One of the most important parameters defining the jet properties is the electric current related to the charge balance equation. There are four main contributions to the current, namely the conductive current of mobile ions in the bulk of the liquid which charges the surface, the drift current of the surface ions in the electric field, the current of the surface ions governed by the flow and finally the surface diffusion current of the ions [11–13]. The conventional point of view is that the diffusion current is relatively small [26–29]. Most theoretical approaches assume that the total current has two main contributions, namely the conductive current and the convective current of the surface charges governed by the flow [16–24]. The surface current caused by the tangential electric field is usually neglected [26,27]. This approximation is related to the widely used assumption that the tangential field is inversely proportional to the square of the distance to the apex [15]. It is noteworthy that the electrically driven surface current was taken into account in [28]; however, it is only inviscid flow inside charged droplets that was considered there.

Recent experiments show that evaluation of the current carried by the jet is a delicate problem due to the secondary spraying, ionization of the surrounding gas media and appearance of the corona discharge [30–32]. Several scaling formulae for the current have been proposed based on the experimental data [30,33], but they have not been matched theoretically yet.

Despite the recent magnificent advances in our understanding of the electrodispersion processes the fundamental theoretical problem concerning the existence of self-similar solutions of the EHD equations differing from the Taylor cone remains actual [5,6]. The current theories do not explain one of the basic features: the variation of the conical angles observed in experiments [6,34]. In this paper, we show that the electrical drift of the surface ions induced by the tangential electric field is a crucial factor defining the cone geometry of the emitting liquid flow. Based on the system of the EHD equations, we discovered a novel type of self-similar conical solutions. In the next section, we define the model and the basic hydrodynamic and electrostatic equations. The self-similar solutions to these equations are established in §3, where we also predict the stable cone angles as a function of the dielectric constant of the liquid, and specify the region of validity of the model. The jet flow emerging from the cone apex region is analysed in §4. It is noteworthy that a cone-jet flow has been considered for perfectly conducting liquids [16]. In this case, the electric field inside the liquid vanishes, and the cone semi-angle is restricted to *θ*_{T0}. These approximations are lifted in this study.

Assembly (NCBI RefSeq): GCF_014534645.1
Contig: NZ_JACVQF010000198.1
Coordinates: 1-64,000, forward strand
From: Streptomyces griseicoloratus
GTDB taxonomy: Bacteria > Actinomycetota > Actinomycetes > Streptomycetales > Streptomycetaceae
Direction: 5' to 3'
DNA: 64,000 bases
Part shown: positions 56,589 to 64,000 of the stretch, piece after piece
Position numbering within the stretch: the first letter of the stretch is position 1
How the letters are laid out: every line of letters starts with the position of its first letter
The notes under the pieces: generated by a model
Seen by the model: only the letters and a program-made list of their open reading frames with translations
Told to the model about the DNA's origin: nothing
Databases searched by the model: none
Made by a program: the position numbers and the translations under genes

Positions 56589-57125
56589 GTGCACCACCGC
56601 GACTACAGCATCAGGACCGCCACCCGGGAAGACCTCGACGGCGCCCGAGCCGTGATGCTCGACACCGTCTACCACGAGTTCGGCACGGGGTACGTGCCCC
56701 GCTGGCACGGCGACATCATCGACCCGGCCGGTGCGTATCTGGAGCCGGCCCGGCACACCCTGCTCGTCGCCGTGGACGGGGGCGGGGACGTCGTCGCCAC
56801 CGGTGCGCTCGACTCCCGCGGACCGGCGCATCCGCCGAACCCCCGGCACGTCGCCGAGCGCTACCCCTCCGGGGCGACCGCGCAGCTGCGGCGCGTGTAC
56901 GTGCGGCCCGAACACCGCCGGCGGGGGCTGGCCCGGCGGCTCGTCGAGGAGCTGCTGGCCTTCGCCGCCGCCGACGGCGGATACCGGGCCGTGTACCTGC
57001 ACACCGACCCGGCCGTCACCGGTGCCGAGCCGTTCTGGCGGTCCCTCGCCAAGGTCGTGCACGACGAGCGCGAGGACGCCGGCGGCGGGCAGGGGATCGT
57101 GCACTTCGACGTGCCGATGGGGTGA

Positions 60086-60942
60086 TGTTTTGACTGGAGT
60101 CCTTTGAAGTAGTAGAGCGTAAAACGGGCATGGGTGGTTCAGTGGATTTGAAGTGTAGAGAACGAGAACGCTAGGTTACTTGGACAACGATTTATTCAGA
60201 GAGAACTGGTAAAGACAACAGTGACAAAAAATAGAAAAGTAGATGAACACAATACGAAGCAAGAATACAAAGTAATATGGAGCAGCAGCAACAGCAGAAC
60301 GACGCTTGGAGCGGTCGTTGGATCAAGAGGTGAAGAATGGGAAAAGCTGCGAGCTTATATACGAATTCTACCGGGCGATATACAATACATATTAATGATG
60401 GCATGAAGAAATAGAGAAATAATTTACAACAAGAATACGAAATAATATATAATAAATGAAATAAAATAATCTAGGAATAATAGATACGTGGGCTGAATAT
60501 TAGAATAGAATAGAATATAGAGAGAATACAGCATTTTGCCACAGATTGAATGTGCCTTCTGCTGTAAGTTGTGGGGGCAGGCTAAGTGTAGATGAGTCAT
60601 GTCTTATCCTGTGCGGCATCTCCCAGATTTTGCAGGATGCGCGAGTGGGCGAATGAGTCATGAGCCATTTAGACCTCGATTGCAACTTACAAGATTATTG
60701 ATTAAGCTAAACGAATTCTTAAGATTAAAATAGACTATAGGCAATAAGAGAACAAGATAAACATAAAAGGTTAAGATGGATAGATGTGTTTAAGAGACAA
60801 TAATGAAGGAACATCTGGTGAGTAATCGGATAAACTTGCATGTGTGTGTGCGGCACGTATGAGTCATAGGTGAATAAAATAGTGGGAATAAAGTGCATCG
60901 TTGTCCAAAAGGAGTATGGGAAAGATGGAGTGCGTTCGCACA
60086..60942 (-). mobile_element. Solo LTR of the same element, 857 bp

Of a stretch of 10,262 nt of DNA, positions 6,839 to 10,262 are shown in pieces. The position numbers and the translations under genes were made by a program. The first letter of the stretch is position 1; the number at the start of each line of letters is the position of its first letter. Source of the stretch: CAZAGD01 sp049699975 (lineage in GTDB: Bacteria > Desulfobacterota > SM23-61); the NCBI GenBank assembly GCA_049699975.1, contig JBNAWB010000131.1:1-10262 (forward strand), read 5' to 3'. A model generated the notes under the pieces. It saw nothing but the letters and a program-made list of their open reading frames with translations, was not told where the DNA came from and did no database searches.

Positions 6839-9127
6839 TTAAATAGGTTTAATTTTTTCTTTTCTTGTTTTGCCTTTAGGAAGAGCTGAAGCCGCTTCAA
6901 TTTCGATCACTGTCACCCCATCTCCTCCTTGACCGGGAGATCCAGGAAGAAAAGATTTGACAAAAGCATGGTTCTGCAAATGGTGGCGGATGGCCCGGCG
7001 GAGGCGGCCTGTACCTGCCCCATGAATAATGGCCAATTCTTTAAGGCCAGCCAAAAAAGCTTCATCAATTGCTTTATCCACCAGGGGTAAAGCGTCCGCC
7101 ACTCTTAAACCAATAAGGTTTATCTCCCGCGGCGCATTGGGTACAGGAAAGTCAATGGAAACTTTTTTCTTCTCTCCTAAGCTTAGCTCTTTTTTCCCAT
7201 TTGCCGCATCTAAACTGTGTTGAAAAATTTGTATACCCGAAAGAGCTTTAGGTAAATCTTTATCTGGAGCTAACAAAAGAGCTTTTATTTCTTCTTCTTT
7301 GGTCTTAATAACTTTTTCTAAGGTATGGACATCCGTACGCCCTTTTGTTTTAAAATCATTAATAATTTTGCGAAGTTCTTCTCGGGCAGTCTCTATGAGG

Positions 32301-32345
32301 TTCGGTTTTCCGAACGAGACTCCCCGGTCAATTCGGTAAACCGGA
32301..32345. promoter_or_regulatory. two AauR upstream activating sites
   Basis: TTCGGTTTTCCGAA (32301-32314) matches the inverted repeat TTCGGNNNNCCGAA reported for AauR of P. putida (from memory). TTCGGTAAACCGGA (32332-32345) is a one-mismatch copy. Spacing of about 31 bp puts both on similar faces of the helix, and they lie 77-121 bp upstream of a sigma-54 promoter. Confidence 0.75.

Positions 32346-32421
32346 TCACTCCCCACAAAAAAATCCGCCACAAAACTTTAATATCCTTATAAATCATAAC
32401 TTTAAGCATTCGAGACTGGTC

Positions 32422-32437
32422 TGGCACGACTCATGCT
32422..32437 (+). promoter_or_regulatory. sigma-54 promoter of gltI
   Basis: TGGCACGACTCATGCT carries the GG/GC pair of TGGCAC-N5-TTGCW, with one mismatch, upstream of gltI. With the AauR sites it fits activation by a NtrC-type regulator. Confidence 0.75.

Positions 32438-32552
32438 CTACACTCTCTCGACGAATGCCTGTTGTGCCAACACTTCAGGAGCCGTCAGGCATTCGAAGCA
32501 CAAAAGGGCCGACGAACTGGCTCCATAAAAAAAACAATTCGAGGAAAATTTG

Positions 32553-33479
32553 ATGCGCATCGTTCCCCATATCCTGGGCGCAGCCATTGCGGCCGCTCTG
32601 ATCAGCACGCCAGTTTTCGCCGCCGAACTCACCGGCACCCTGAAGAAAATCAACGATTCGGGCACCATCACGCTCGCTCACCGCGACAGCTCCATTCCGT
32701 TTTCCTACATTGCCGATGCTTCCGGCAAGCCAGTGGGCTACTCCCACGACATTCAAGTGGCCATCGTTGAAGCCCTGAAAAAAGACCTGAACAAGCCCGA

## 2. Model and basic equations